Graduate Student UNC - Department of Biology
After witnessing a sea turtle nest excavation at just six years old, where I helped a sea turtle hatchling make its way from the nest to the ocean, I was convinced that I was going to become a marine biologist. I did science fair projects on sea turtle biology, continued to grow my seashell collection, and read every book I could find about the ocean. By the time I reached high school and began looking at colleges, particularly ones that offered marine biology programs, my parents thought it might be a good idea for me to see if I really and truly loved marine biology before I spent the next four years of my life studying it.
However, because we lived in New York, nowhere near the coast, it was a little difficult to explore marine biology in my hometown. Luckily, North Carolina, a favorite vacation spot of our family, offered a lot of marine science summer camps. It was the perfect solution – my family could vacation and I could immerse myself in marine biology! The summer before my junior year of high school, I attended Marine Quest through UNCW. While my family relaxed and boogie boarded at the beach, I went to camp and learned about salt marshes, intertidal zones, and marine invertebrates. Visit to UNC 2009; Photo Credit: Pam Goforth
I loved it, and never wanted the camp to end. On the drive home that year we stopped by the UNC campus, although little did I know I’d be spending a significant amount of time there in the future.
A few months after the Marine Quest camp, my mom called me into her office one day, and said, “Hey, look at this camp, would you be interested in this one for next summer?” I looked at her screen and on it were the words ‘Sea Turtle Camp’. Before even reading or looking at anything else on the website, I immediately screeched “YES!!” The following summer my mom and I packed up our green minivan and once again drove from the frozen tundra of upstate New York down to North Carolina where she dropped me off for a week of Sea Turtle Camp.
Photo Credit: Sea Turtle Camp Team
The main highlight of turtle camp was that we would be working at the Karen Beasley Sea Turtle Hospital, assisting with turtle care and maintenance. At the time, the sea turtle hospital was just a garage that had been converted into a turtle rehabilitation center (Photo 2). On the first day of camp, when we went to the turtle hospital for our orientation so to speak, I was shocked by the huge line wrapping outside the garage structure and down the street; despite the humble appearance of the turtle hospital, everyday hordes of people went to visit the sea turtles. Inside the turtle hospital was filled wall to wall with big, circular, blue tanks, and pipes running from one tank to the next. In every tank there was a turtle – green, loggerhead, and Kemp’s ridley turtles of all sizes and states. One large loggerhead turtle had three huge metal braces across its shell, or rather carapace; it had been struck by a boat. The cut across the carapace was so deep that I could see the contraction and expansion of the lungs through the cut. A small green turtle in another one of the tanks had a condition known as ‘bubble butt’.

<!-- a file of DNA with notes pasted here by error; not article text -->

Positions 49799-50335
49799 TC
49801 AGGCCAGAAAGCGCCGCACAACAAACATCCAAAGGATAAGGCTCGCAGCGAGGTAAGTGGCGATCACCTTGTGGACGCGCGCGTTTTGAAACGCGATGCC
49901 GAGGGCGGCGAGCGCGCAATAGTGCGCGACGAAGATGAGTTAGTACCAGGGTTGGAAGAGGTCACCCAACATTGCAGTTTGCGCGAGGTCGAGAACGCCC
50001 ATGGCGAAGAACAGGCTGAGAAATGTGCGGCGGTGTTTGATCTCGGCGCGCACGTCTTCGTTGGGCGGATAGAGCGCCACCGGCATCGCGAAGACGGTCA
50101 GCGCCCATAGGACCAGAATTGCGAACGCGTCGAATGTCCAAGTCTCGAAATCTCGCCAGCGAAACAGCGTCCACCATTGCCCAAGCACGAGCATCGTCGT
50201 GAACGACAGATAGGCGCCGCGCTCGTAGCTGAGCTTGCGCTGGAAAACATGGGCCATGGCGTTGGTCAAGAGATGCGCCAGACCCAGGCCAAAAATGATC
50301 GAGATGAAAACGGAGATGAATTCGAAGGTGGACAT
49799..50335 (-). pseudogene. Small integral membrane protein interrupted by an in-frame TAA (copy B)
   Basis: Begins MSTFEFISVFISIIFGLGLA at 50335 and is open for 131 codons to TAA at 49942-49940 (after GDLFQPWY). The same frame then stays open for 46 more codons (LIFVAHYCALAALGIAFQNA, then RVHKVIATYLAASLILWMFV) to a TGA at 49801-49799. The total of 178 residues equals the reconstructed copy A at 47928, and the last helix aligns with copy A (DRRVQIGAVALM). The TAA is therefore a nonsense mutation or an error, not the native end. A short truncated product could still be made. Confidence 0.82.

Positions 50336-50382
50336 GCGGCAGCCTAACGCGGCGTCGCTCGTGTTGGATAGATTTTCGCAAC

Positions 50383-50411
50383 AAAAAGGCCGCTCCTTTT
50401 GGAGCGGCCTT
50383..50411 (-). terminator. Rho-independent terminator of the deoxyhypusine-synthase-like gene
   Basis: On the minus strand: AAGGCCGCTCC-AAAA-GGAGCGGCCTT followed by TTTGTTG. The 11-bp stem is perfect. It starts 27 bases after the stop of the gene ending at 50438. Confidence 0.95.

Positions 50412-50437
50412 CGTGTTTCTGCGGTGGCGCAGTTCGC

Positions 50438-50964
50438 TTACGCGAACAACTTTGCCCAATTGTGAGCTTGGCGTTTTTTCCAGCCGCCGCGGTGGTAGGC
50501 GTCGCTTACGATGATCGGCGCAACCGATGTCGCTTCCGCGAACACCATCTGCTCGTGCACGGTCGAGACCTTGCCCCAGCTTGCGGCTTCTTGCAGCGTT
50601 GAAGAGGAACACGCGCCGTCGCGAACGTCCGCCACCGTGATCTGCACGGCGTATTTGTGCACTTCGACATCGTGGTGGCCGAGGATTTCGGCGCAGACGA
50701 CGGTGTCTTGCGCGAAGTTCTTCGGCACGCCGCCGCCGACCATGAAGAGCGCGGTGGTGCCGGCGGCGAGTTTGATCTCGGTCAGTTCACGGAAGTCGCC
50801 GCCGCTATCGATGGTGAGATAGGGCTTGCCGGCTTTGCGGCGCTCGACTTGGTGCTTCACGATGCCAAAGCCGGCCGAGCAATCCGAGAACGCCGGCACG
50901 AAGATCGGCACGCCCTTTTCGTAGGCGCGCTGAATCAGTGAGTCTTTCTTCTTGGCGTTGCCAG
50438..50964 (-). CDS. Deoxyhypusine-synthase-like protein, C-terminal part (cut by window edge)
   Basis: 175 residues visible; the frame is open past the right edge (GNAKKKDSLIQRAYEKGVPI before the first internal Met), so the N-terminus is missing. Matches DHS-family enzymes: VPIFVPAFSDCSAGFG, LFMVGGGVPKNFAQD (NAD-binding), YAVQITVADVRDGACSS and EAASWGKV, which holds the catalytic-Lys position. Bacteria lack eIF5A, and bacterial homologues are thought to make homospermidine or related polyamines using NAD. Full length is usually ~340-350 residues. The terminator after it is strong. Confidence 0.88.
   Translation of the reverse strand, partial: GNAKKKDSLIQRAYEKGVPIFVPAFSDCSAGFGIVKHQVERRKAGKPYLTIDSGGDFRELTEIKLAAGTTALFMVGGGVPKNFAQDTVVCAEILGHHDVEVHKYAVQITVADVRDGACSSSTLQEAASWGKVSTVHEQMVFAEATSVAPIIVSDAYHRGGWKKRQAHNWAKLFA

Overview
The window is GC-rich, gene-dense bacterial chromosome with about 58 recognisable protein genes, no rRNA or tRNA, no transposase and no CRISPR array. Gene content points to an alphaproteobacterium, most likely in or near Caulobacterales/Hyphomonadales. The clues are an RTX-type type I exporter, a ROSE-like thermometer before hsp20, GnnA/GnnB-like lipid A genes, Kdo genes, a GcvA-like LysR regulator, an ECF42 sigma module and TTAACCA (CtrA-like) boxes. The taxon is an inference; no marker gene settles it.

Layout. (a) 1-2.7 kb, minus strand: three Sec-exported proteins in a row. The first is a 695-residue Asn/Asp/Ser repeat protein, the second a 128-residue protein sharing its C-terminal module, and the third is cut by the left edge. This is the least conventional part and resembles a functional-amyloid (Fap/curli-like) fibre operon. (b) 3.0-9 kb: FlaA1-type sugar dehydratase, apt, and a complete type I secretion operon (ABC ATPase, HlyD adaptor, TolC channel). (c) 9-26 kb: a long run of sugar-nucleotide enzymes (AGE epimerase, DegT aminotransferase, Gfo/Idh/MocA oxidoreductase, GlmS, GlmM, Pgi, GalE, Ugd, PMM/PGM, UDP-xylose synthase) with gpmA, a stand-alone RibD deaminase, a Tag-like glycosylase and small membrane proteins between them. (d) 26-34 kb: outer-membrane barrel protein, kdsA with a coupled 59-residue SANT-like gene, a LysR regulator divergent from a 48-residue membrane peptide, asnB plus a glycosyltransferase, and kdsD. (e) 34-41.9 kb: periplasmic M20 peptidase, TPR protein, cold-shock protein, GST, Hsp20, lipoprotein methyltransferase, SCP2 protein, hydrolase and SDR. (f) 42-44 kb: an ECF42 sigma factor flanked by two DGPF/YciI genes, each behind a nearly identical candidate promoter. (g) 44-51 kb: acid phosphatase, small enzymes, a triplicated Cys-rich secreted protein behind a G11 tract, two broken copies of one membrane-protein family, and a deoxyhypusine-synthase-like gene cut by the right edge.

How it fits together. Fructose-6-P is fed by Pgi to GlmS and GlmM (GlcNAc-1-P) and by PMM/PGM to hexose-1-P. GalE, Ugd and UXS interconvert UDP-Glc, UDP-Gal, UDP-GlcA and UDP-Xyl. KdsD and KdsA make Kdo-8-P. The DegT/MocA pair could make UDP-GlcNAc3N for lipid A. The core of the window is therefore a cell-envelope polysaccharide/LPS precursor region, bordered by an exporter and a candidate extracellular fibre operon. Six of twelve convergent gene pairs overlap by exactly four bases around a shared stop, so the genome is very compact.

Photo Credit: Sea Turtle Camp Team
Bubble butt is when a turtle gets gas stuck in its digestive track, sometimes as a result of a boat strike, and this extra ‘bubble’ of gas prevents the turtle from being able to dive or remain submerged for long. If the turtle tries to dive, the turtle often floats to the surface tail first as the digestive track of the turtle is towards the tail, giving the illusion of the turtle’s butt sticking out of the water.
Hence, bubble butt. Other turtles had fishing hook injuries, blocked digestive tracks from plastic ingestion, or cuts across their flippers and shells. I was mesmerized as I walked through the hospital, because I had never been so close to such large turtles. I was also amazed at their resilience – some of these turtles had been severely damaged, and yet, they were all recovering, and would eventually be released.
Throughout the remainder of camp, we visited the turtle hospital nearly every day to work with the turtles. One of the days I fed the large, blind, loggerhead sea turtle that lived at the hospital. Because she was blind, the turtle would remain in captivity the rest of her life, but she was quite resourceful and had adapted to living without eyesight in clever ways. To feed her, I had to carefully drop the food – a delectable mix of squid and fish – into the center of the tank. The turtle would then move her flippers in a sweeping motion as she spun herself in a circle, causing all of her food to move towards the edges of the tank. When the food was on the edges of the tank, the blind turtle could nose along the walls of her tank and eat all the food there.